The Highland Township Historical Society
Highland, Oakland County, Michigan



Thaddeus D. Seeley, History of Oakland County, Michigan, The Lewis Publishing Company, Chicago (1912), Vol. II, pp. 781-783

HON. GEORGE WILLOUGHBY.  A man of integrity, Hon. George Willoughby occupies an important position among the influential citizens of Clyde, where he is carrying on a substantial business as a dealer in farm produce.   Active and genuinely interested in public affairs, he has filled the various offices to which he has been elected with tact and discrimination, winning thereby the respect and esteem of his fellow-men.  A native of Oakland county, he was born March 6, 1850, in White Lake settlement, where his father, Zerah Willoughby, settled in pioneer days. 

Zerah Willoughby was born in one of the eastern states, and was of noble lineage, having been a lineal descendant of Lord Willoughby of England.  Coming to Oakland county, Michigan, in pioneer days, he took up a tract of timbered land in Commerce township, and on the farm which he redeemed from the forest spent his remaining days, passing away at advanced age.  He was a prominent memler of the Democratic party, and served not only on the local school board, but was the first treasurer of Commnerce township.  He was a well educated man. 

Zerah Willoughby was twice married.  His first wife, to whom he was married in his native state, came with him to Michigan and died in Commerce township, leaving two children, as follows: Ryal, living [Begin Page 782] at Shepherd, Isabella county, Michigan; and Ellen, deceased, who married a Mr. Colvin.  He married for his second wife Delia D. Baker, who was born in New York city, and came with her parents, Rev. Daniel M. and Mary (Banks) Baker, to Oakland county.  Her father, who was a shoemaker and dealer, preached the first sermon ever delivered in the White Lake settlement, and also, with a few farmers living in his neighborhood, organized and named Farmington township.  Mrs. Delia D. Willoughby survived her first husband, and subsequently married a widower, Lyman Johnson, of Highland township, and with him lived on his farm the remainder of her life, dying when but fifty-seven years of age, while Mr. Johnson lived to the age of seventy-five years.  She had one child by her first marriage, namely: George Willoughby, the subject of this sketch, and by her union with Mr. Johnson had a daughter, Jennie, now the wife of R. C. Beach, of California. 

His mother marrying for the second time when he was two years old, George Willoughby accompanied her to the Johnson homestead in Highland township, and there lived until after the death of his stepfather, for whom he tenderly cared during his later years.  As a well-merited reward for his kindness, and for paying off the indebtedness on the farm, Mr. Willoughby, at the death of Mr. Johnson, succeeded to the ownership of the Johnson homestead, which was located on Duck lake, section 12, Highland township, and continued its successful management until 1885.   Retiring then from agricultural pursuits, Mr. Willoughby removed to Clyde, where he has since built up a large and exceedingly remunerative business as a dealer in grain and farm produce, making a specialty of buying and selling potatoes, hay and apples, shipping annually from seventy-five to one hundred and twenty-five carloads of produce.  He has an especial talent for music, and for twenty years played the first B flat cornet in the Clyde Brass Band, his work in that organization making it extremely popular throughout the community.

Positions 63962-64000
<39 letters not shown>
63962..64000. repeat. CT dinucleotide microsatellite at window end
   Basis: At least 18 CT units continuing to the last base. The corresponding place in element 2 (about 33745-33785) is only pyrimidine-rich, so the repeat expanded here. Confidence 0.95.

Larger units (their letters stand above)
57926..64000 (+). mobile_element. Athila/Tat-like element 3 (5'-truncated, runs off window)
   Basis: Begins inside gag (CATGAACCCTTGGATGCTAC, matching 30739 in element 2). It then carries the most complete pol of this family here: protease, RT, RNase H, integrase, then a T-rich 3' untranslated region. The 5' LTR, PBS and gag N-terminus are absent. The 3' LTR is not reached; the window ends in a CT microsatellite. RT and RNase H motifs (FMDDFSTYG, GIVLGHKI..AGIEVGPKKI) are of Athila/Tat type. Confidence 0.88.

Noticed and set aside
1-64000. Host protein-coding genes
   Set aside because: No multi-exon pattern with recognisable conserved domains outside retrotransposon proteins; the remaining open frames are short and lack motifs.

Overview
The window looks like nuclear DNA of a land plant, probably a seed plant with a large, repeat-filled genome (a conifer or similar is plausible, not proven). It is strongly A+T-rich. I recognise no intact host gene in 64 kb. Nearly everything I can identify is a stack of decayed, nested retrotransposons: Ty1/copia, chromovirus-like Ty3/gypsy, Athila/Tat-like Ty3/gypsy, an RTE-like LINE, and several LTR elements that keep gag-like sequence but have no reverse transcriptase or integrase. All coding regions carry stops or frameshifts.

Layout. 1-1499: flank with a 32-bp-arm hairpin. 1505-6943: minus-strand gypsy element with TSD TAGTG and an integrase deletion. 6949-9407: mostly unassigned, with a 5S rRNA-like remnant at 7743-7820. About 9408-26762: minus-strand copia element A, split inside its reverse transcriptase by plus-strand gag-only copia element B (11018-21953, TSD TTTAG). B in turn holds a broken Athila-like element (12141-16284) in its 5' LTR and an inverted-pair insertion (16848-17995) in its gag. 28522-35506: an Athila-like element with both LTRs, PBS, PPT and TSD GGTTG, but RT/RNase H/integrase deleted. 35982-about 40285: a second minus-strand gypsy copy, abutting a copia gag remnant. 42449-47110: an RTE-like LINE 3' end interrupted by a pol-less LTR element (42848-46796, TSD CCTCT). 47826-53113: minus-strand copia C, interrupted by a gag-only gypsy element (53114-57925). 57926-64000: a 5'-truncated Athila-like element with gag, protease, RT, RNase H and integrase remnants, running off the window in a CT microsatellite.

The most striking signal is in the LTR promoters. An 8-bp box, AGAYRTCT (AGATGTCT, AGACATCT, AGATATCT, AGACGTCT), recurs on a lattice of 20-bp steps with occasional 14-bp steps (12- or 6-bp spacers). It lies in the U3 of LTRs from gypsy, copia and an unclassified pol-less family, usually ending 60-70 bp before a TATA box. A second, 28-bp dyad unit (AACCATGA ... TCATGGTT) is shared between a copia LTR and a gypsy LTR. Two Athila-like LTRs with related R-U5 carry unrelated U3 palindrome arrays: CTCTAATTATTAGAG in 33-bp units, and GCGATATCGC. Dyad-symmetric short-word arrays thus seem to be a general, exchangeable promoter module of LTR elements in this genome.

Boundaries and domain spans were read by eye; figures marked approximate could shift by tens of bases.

Mr. Willoughby is a stanch Republican and has served his fellow-citizens in many public positions, ever fulfilling the duties thus devolving upon him in a manner to reflect credit upon himself and to the honor of his constituents.   He was constable two years; justice of the peace eight years; supervisor one year; and township treasurer two years. In 1908 he was elected to the state legislature, and during the first session was a member of the committee on ways and means; on Federal relations; and on religious and benevolent societies.  During the second session of the legislature he served as chairman of the committee on the School for the Blind; was a member of the committee on Federal relations, during which time nine new Federal buildings were completed; was author of a bill to authorize the building of a soldiers' and sailors' monument; and introduced a bill relating to the primary school fund, its object having been to equalize its distribution according to valuations of different counties rather than according to the number of school children in a district, an action that would enable many of the poorest taxpaying counties to get fifty per cent more of the primary money than at present.  The bill, however, was not introduced in season to receive permanent action.  He was also successful in having passed several bills of local importance.  While a member of that august body Mr. Willoughby obtained a thorough knowledge of the inside workings of state affairs. His own work was mainly with the different committees, and [Begin Page 783] though quiet, was equally as effective as that done on the floor of the house by the ready speakers.   Mr. Willoughby married Sarah A. Allen, who was born in England and came with her parents when seven years old to Commerce, Michigan, where she was reared and educated.  Her father, William Allen, married, in England, Ann S. Kelton.  Fraternally Mr. Willoughby is a member of the Independent Order of Odd Fellows, and has been a delegate to the Grand Lodge; he also belongs to the Yeomen of America.


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